He thinks several factors are barriers to commercial use of hulless malting barley. “One factor is that the big brewers only have so many silos and they figure they have to keep hulless separate, so they are not sure how to handle hulless malt. Also, to use hulless malt, they need equipment called mash filters and not very many companies in North America have those. Another problem is that hulless barley behaves differently in the malt house because it’s very sticky. For instance when they are moving it between vessels, it sticks to the belt, and it sticks to the vessels when they are trying to empty them. However, they could work around that if there was demand for hulless malt.”
The supply of hulless malting barley is also an issue. Edney says, “Right now, if someone asked me to find even 10 tonnes of one of the new varieties I’d probably have a hard time finding it.”
Helm identifies another challenge. “The brewers really like to stay with tradition. . . . When we release a new [hulled] malting barley that has virtually the same qualities as one of the old ones, the brewers are very reluctant to try it in case somehow the new variety has a slightly different taste or they have to change their process in some way to make it work. I think it would be even harder to get them to use hulless varieties.”
Edney believes the greatest potential for hulless could be with moderate-sized breweries. “A lot of them have mash filters and they are willing to put up with the annoyance of an extra silo if they can make a product that is more economical or more interesting from a marketing perspective.”
He is “cautiously optimistic” about the future of hulless malt barley. “When I did my master’s back in the early 1980s, I worked with Scout, the first hulless barley, and I was feeding that to chickens. There was all this excitement then, but nothing really came of it. So I don’t want to get too optimistic about malting, but we’ll continue to work on it.”
He adds, “Maybe if we keep plugging away at it, eventually we’ll have demand for this unique product. Maybe we need a new name for it. That’s what canola did, and look where it is now!”
Some people already refer to hulless barley as “naked barley.” There’s a name that conjures up marketing possibilities for Naked Barley Nutrition Bars, or Naked Barley Pancakes, or Naked Beer!
Growing hulless barley
Management practices for hulless barley are similar to those for hulled barley. The main differences are in seeding and harvesting practices.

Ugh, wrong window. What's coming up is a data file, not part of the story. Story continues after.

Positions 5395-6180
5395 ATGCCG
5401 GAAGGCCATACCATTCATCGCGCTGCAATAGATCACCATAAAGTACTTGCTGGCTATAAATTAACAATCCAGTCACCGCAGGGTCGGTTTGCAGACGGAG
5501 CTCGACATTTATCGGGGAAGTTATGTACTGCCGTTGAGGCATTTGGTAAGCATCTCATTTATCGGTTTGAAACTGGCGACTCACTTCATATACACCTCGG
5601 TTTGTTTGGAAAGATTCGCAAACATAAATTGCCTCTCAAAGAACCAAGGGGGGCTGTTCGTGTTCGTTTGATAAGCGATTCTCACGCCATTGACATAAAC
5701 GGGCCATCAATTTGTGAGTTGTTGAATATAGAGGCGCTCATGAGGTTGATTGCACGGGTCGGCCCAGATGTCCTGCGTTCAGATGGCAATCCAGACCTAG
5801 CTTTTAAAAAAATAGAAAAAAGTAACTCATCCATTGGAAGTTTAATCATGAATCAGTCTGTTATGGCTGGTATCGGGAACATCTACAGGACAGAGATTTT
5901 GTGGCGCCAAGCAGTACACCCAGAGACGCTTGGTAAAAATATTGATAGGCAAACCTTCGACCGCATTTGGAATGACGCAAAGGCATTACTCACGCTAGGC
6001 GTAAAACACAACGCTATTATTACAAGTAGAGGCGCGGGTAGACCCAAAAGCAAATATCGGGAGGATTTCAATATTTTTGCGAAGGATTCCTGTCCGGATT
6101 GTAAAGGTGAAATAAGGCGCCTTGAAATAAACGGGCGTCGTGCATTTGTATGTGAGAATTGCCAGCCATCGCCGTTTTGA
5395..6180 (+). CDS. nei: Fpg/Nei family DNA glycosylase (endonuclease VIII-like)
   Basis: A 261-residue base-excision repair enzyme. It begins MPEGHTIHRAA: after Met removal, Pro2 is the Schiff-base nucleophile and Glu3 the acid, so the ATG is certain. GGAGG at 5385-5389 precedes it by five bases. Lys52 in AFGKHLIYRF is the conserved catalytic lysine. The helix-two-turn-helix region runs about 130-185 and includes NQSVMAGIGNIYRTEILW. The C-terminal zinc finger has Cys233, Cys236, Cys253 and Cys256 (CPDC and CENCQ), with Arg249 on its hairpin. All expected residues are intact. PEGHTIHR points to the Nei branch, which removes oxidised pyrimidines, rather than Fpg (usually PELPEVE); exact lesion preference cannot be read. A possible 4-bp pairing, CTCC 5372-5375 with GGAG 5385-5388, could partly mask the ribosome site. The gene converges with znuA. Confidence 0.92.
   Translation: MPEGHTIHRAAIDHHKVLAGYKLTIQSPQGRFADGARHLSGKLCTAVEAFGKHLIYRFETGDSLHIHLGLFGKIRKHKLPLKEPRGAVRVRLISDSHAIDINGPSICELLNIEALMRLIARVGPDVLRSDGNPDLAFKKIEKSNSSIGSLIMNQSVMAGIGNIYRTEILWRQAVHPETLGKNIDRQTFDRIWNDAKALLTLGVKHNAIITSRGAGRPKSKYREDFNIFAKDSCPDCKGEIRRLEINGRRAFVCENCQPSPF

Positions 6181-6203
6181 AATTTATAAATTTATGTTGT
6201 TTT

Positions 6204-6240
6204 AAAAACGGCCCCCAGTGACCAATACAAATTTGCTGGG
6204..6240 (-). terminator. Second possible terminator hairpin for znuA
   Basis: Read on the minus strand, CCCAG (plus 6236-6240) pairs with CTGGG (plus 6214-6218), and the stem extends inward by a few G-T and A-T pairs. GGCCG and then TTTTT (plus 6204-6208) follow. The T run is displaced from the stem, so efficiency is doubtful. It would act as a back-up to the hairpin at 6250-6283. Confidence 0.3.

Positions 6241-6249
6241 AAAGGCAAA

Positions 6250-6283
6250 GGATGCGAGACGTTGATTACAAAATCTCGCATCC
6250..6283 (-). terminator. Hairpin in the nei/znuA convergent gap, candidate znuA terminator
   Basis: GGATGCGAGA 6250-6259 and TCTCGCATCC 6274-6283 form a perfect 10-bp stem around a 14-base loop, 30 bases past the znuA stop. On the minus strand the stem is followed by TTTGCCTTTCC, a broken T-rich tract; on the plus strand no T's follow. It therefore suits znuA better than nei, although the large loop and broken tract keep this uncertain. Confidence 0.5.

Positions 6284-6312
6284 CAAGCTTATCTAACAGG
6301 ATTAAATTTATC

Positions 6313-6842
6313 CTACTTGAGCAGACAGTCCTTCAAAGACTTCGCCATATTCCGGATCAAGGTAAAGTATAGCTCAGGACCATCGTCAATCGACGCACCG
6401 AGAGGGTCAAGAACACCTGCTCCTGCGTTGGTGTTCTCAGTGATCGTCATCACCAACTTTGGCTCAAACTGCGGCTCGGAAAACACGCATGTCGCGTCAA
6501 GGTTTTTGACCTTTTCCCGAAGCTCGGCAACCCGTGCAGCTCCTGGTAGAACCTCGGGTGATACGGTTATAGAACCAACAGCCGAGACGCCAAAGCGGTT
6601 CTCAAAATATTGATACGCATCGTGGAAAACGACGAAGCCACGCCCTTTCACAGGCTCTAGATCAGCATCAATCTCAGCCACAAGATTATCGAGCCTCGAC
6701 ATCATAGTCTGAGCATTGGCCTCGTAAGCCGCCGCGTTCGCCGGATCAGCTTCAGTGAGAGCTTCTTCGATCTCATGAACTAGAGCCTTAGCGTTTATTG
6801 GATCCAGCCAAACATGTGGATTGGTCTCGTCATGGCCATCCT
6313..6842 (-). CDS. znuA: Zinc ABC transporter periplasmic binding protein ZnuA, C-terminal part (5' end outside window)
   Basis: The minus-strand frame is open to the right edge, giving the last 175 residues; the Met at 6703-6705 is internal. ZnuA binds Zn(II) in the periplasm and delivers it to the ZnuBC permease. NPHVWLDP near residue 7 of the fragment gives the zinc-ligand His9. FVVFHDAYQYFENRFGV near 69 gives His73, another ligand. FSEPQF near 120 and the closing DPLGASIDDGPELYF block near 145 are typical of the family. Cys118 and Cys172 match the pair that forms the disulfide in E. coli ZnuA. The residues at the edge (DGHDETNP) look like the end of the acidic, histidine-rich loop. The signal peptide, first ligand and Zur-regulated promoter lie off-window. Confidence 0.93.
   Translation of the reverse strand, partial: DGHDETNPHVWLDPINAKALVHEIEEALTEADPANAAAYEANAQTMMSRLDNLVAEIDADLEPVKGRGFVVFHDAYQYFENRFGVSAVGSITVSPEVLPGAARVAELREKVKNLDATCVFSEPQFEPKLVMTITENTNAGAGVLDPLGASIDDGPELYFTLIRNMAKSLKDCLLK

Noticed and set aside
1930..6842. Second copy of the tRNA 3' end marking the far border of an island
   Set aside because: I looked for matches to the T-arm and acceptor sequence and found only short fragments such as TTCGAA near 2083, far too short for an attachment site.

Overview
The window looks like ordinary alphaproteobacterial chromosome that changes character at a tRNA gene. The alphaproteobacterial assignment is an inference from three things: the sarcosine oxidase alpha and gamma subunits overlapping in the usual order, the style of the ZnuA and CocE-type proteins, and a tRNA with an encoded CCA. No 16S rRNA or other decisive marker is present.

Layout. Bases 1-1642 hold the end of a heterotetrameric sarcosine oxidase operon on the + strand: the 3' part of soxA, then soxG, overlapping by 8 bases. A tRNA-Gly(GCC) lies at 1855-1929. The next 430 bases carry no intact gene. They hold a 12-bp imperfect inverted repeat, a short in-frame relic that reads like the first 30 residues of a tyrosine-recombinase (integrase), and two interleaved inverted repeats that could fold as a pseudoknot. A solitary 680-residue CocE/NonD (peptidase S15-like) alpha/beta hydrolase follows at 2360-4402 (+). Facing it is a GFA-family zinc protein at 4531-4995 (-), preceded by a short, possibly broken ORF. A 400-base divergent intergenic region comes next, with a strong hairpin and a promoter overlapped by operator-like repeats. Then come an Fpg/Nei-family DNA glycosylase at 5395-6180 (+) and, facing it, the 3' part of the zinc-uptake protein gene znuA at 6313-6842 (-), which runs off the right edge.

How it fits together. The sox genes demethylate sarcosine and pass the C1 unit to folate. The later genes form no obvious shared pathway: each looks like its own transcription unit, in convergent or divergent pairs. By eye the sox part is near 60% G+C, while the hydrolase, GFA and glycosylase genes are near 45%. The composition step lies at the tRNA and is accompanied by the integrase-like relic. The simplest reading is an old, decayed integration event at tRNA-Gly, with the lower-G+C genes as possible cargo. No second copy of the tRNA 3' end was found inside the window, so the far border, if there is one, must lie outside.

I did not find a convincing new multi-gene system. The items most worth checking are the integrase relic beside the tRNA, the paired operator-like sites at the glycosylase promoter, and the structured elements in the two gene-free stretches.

At seeding, the key factor is that the hulless embryo is exposed so it is more easily damaged. Damaged embryos result in lower emergence and poorer competition with weeds. A few years ago, Dr. John O’Donovan, now with Agriculture and Agri-Food Canada, was involved in a three-year study to assess seeding practices for hulless barley. The researchers compared the effects of different seeding rates and depths on emergence for AC Harper (hulled) and Peregrine (hulless) at Beaverlodge, Lacombe, and Fort Vermilion.
“We found generally that, with the hulled variety AC Harper, you needed to seed about 300 seeds per square metre to get 200 to 240 plants per square metre; some of our recent work with hulled malting barley varieties has corroborated that rate. But for the hulless variety Peregrine, you needed to seed 400 seeds per square metre and that was with a seeding depth of about an inch. When we seeded to 2.5 inches deep, emergence of the hulless variety was even lower – we had to seed 500 seeds per square metre to get the target number of plants,” says O’Donovan.
He adds, “We also found that emergence tended to be more variable with the hulless variety. You couldn’t depend on it as much to get that target number of plants per square metre at a specific seeding rate. That makes sense because damage to the embryo can be variable depending on what processes the seed has gone through.”
Bill Chapman with AARD’s Crop Business Development Branch says, “Because hulless barley is not as competitive as hulled barley during early growth until tillering, your seeding density should be at the maximum for your moisture level. In the drier parts of Alberta, that’s 130 to 150 plants per square metre (13 to 15 plants per square foot). In areas with medium moisture, the range is 180 to 220 plants per square metre, depending on the soil’s moisture-holding capacity. With some of the clay soils, you can seed at the high end of that range. You can gain almost three to four days maturity by seeding a little heavier, but if it’s too heavy then you’ll get a lower percent plump. In wet areas, the range is 250 to 280 plants per square metre.”
Chapman also notes, “Because hulless barley is not as competitive, it’s important to spray early for good weed control.”
For harvesting hulless barley, he advises, “Set your combine like you would for combining wheat because hulless barley is a denser product; it is about 58 to 60 pounds per bushel.
“Also, adjust your cylinder speed and cylinder clearance or spacing to try to remove as many hulls as possible.” He explains that commercial users want less than about five percent of the grain to have the hulls attached. Because it can be very difficult to get down to five percent at the combine, some seed cleaners have de-bearders to remove the last few hulls.